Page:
Today’s post comes from Vance Aloupis, executive director of the Children’s Movement of Florida one of TurboVote’s most successful non-profit partners.  Welcome Vance! 

One non-profit’s story…

The objective of The Children’s Movement is simple: Make children a real priority in Florida. Higher than roads. Higher than prisons. Higher than anything. The question is: How do you do that? The answer: Educate and engage hundreds of thousands of Floridians to insist that more be done for our youngest citizens.

As a statewide advocacy organization, voter registration was a no-brainer. And once the decision was made to begin registering voters, there was no better platform from which we could jump than TurboVote. Like many good non-profits, our resources are limited and our team is never as large as it needs to be. While we have organized representation and leadership in 17 regions that cover almost all of Florida, virtually all of our “on-the-ground” leadership is volunteer. So, our question was: How do we deliver this message to as many people as possible  — in as effective a manner as possible – without having an army of people, computers and locations to physically sign folks up? And here’s what we learned. The three steps to non-profit success with TurboVote:

  1. Partner up: Our first step in building a strategy for our voter registration model was to identify all of the organizations (with large databases) that would have real interest in providing this resource to their members. We then began to contact them individually. (We often find that mass emails – even to 10 or 15 people – can be detrimental to success.) We explained TurboVote, why The Movement was doing it, that we were “paying for it,” and that we needed their help to spread the message. We afforded enough time to walk everyone through their questions and concerns – and built ownership one organization at a time. After identifying all 35 of our partner organizations, we sent each of them a toolkit to use over the next three weeks. This included links, logos, steps to success and a draft text that they could cut and paste to supporters. Most of the organizations simply cut and pasted the text we sent, while others drafted their own text and developed beautiful banners and images that further enhanced the message.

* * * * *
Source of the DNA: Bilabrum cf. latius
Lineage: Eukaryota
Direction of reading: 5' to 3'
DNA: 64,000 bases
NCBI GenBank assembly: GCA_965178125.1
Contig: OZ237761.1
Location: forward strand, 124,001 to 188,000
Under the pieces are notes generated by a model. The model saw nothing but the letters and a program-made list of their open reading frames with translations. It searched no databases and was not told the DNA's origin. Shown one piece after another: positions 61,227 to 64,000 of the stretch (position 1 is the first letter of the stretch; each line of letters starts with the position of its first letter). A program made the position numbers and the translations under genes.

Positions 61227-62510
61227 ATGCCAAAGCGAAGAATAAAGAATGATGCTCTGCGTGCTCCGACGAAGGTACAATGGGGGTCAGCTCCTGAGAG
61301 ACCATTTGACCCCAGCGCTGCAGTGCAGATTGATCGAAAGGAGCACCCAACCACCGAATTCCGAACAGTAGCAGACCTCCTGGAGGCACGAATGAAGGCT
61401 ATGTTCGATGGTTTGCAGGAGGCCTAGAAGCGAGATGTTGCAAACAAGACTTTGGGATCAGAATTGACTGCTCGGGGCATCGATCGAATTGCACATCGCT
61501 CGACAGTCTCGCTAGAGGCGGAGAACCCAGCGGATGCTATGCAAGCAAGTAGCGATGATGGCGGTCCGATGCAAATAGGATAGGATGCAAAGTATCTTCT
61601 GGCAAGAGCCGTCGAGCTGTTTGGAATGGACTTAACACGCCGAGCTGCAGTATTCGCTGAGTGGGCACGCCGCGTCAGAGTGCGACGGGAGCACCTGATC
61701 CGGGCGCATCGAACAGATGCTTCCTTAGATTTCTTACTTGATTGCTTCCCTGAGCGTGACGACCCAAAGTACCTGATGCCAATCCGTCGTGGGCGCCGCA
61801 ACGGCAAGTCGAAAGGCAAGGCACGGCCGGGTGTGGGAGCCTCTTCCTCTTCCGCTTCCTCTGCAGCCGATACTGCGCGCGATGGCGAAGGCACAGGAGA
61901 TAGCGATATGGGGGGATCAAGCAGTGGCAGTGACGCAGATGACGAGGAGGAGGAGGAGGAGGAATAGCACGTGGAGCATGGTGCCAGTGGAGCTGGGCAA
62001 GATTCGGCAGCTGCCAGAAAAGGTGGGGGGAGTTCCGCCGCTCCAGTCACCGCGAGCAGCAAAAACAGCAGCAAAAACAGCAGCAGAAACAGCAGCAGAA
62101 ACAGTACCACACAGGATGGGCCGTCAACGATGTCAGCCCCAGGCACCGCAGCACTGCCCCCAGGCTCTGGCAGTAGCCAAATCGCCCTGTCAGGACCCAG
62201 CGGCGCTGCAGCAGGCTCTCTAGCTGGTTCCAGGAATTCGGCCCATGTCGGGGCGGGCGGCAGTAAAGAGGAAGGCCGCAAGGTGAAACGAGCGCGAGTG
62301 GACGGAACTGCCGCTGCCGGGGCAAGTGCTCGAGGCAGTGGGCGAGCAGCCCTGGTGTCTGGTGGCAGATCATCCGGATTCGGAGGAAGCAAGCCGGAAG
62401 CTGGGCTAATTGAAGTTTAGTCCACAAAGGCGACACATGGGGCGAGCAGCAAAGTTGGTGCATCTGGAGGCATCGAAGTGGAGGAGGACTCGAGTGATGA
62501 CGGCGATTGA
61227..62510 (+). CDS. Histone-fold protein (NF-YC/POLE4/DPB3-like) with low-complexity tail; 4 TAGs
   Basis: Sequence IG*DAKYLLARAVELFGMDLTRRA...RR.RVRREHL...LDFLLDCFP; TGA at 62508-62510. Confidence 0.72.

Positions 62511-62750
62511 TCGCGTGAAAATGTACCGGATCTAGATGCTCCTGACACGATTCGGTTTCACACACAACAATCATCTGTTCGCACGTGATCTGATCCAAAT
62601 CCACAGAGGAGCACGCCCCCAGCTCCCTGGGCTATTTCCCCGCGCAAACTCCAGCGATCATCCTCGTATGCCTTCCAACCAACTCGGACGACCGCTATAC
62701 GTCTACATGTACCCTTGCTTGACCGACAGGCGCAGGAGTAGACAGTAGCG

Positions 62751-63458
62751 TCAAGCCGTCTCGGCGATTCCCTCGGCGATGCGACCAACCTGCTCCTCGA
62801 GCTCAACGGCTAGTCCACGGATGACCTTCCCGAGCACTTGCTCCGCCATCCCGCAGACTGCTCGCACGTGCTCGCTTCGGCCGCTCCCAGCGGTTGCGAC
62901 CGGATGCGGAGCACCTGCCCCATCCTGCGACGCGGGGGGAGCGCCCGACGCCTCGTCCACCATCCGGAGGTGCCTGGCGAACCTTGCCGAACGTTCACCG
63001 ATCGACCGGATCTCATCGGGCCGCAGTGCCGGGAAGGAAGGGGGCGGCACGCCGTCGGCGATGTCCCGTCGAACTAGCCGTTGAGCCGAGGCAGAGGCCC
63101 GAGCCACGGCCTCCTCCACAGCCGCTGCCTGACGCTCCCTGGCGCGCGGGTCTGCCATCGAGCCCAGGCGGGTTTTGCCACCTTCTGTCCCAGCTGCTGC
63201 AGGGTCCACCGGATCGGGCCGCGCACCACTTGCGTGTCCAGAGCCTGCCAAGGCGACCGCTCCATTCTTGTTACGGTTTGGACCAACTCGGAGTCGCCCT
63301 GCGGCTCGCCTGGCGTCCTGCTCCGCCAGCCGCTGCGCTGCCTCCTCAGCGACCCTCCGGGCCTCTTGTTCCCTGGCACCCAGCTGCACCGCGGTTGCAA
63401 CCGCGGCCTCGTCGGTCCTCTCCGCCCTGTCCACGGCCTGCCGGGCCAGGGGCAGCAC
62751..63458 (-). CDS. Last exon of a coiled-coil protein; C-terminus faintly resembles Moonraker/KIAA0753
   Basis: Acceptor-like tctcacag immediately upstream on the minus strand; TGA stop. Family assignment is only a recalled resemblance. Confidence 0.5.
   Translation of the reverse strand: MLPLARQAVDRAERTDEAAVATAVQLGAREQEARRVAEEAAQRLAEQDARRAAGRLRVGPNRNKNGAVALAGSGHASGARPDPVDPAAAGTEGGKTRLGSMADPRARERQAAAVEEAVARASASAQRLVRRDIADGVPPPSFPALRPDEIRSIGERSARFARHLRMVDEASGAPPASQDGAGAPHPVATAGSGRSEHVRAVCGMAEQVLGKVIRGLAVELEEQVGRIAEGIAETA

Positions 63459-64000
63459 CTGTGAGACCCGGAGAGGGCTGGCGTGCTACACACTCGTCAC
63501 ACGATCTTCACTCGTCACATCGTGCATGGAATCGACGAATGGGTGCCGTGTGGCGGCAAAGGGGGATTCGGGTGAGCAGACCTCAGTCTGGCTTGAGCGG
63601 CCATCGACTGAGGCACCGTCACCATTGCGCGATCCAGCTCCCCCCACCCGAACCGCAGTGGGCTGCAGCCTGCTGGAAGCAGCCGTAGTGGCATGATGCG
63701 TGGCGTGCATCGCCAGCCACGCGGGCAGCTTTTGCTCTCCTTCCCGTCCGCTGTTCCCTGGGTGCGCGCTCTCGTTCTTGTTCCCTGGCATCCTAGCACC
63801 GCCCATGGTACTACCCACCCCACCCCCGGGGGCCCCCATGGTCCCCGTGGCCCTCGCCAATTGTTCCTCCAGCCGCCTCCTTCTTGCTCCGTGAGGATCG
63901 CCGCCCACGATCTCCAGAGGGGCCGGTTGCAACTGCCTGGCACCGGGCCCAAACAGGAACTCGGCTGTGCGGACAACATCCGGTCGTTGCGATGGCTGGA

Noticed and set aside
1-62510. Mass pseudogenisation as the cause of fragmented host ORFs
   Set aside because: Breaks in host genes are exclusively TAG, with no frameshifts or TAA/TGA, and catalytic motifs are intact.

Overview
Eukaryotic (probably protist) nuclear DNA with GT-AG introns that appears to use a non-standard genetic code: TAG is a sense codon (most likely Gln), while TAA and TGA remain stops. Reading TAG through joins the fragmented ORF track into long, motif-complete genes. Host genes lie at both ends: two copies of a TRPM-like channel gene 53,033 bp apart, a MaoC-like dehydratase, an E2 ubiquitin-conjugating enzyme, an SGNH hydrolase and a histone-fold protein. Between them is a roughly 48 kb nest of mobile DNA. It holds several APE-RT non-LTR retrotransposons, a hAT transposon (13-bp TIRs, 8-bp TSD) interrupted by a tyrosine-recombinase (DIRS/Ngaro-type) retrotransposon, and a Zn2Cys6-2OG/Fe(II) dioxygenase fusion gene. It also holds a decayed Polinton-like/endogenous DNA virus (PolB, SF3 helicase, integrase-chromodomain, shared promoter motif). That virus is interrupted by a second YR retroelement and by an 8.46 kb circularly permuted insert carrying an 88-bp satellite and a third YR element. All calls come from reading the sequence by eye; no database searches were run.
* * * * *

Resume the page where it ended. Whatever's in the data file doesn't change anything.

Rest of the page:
2. Write. Send. Edit. Follow up: No one message will work for voter registration. First of all, many folks will already be registered to vote. Some won’t see the point in voting. Others just won’t read your email. We tried to develop messages that spoke to each of these populations – talking about all of the aspects of TurboVote (especially the absentee ballots and reminders), offering important statistics about child welfare in Florida and trying to engage folks through catchy subject lines (especially ones that referenced the few remaining days or hours to register). We drafted multiple texts for our TurboVote message and did our best to deliver them to the constituencies we felt needed to hear it. If one message wasn’t working well (or one tweet or Facebook post), we’d tweak it and re-send. Once we were able to convince someone to sign up, we would then send them an email (usually within 24 hours) thanking them for their registration and asking them to then share TurboVote with five friends – again including links and draft texts that made the process as simple as possible.
  3. Harass: If your campaign is primarily online (and almost entirely email-based), the odds are against you. So, repetition is key. Over the course of three weeks, our supporters received at least five emails from The Movement that mentioned TurboVote. Some were sent in our weekly message, others were sent in region-specific emails, but everyone in our database should’ve received our TurboVote link at least five times. Beyond that, tweets were posted every two hours and Facebook posts were made four times each day. And this does not include the possibility that many of our supporters received the same message from one or more of the 35+ partner organizations. For every one person that we were able to register to vote on TurboVote, more than 300 people received the email. It’s just very hard to convert folks online. So, you increase your chances for success if you ensure that someone has more than one opportunity to read and act on your message.

Voter engagement – and, therefore, voter registration – is fundamental to the work of The Children’s Movement. In our brief three-week TurboVote campaign, we not only had fun and signed up a heckuva lot of people, but we learned a lot, too. The ability to have real people at strategic access points can be very effective. (In two mornings at a local early education center, we were able to register 44 parents in four hours.) But this requires volunteers and staff and computers – something we were unable to coordinate with such short notice. In Year Two, you better believe we’ll have an on-the-ground outreach plan…to complement all that we do online.